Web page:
5. 3. Java source path. On the Project Technologies tab. In the Create Java EE Web Application dialog. you automatically get the organization of your workspace into projects. see Oracle Fusion Middleware Fusion Developer's Guide for Oracle Application Development Framework. select Java EE Web Application and click OK. In the Items pane. 7. Click Finish. In the Name your View and Controller project page. and output directory for your view layer. location. Configure the EJB settings as needed. select Applications. For information about how to use ADF Faces with the ADF Model layer. All the files and directories for your view layer will be stored in a project that by default is named ViewController. Click Next. and package prefix of your choice and click Next. In the Configure Java settings for the project page. In the Name your Model project page. 2.2. 8.2 Creating an Application Workspace The first steps in building a new application are to assign it a name and to specify the directory where its source files will be saved. By creating an application using application templates provided by JDeveloper. the ADF Controller. optionally change the package name. Click Next. The New Gallery opens. without regard to the business services used or the binding to those services. Java source path. you can optionally change the name and location for your web project. To create an application: 1. 4. By default. and ADF Business Components. In the Configure Java settings page. choose File > New. optionally change the package name. This template provides the building blocks you need to create a web application that uses JSF for the view and Enterprise JavaBean (EJB) session beans and Java Persistence API (JPA) entities for business services. double-click ADF Faces to move that technology to the Selected pane. For help on this page. click Help or press F1. the necessary libraries and metadata files for Java EE are already added to your model project. and output directory for your model layer. In the JDeveloper menu. you can optionally change the name and location for your Java project. Click Next.Creating an Application Workspace 2. All the files and directories for the business layer of your application will be stored in a project that by default is named Model. In the Categories tree. 2. where you can select different application components to create. Click Next.1 How to Create an Application Workspace You create an application workspace using the Create Application wizard. 2-2 Web User Interface Developer’s Guide for Oracle Application Development Framework . Note: This document covers only how to create the ADF Faces project in an application. set a name. along with many of the configuration files required by the type of application you are creating. under the General node. This automatically adds the necessary libraries and metadata files to your web project. 6.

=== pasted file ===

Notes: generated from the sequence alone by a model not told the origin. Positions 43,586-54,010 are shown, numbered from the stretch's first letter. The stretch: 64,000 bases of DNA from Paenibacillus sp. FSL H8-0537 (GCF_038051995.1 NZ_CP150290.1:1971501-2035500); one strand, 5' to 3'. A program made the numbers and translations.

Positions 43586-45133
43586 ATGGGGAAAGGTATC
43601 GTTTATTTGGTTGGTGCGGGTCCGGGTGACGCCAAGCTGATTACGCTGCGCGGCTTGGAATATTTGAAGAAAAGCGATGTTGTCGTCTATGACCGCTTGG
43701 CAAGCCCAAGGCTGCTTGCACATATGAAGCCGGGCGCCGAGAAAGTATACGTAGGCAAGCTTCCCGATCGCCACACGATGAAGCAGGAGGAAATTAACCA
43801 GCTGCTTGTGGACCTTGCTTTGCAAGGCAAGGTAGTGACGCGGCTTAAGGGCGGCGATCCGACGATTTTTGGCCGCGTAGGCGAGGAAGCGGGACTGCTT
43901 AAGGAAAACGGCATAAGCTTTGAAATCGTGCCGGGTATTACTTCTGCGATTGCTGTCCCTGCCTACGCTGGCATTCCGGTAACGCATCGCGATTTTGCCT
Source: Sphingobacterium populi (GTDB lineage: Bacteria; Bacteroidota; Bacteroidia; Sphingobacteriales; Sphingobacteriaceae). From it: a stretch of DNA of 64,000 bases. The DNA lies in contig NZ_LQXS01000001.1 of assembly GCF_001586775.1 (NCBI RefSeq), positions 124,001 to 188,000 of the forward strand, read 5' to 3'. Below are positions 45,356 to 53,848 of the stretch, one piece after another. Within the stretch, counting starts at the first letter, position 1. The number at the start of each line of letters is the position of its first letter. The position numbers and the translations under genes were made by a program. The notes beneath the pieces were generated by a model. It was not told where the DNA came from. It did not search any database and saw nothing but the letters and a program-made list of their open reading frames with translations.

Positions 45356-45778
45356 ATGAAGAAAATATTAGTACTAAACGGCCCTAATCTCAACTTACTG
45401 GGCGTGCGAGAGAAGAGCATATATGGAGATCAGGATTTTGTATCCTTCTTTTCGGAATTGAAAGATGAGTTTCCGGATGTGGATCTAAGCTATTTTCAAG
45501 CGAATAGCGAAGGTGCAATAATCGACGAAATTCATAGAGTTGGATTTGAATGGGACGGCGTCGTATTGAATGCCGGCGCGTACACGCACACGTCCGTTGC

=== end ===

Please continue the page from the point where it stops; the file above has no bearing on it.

if you kept the default EJB settings.2. For example. Getting Started with ADF Faces 2-3 . JDeveloper creates a project named Model that will contain all the source files related to the business services in your application. JDeveloper adds the following libraries to your view project: ■ ■ ■ JSF 1. you can rename them.Creating an Application Workspace 2. JDeveloper automatically creates the JSF and ADF configuration files needed for the application.2 JSP Runtime The ADF Faces and other runtime libraries are added when you create a JSF page in your project.0 AQIMS JDeveloper also creates a project named ViewController that will contain all the source files for your ADF Faces view layer. Once the projects are created for you. JDeveloper adds the following libraries: ■ ■ ■ ■ Toplink Oracle XML Parser v2 EJB 3.2 What Happens When You Create an Application Workspace When you create an application workspace using the Java EE Web Application template. Additionally.2 JSTL 1. Figure 2–1 shows the workspace for a new Java EE Web application. JDeveloper automatically adds the libraries needed for your EJB project.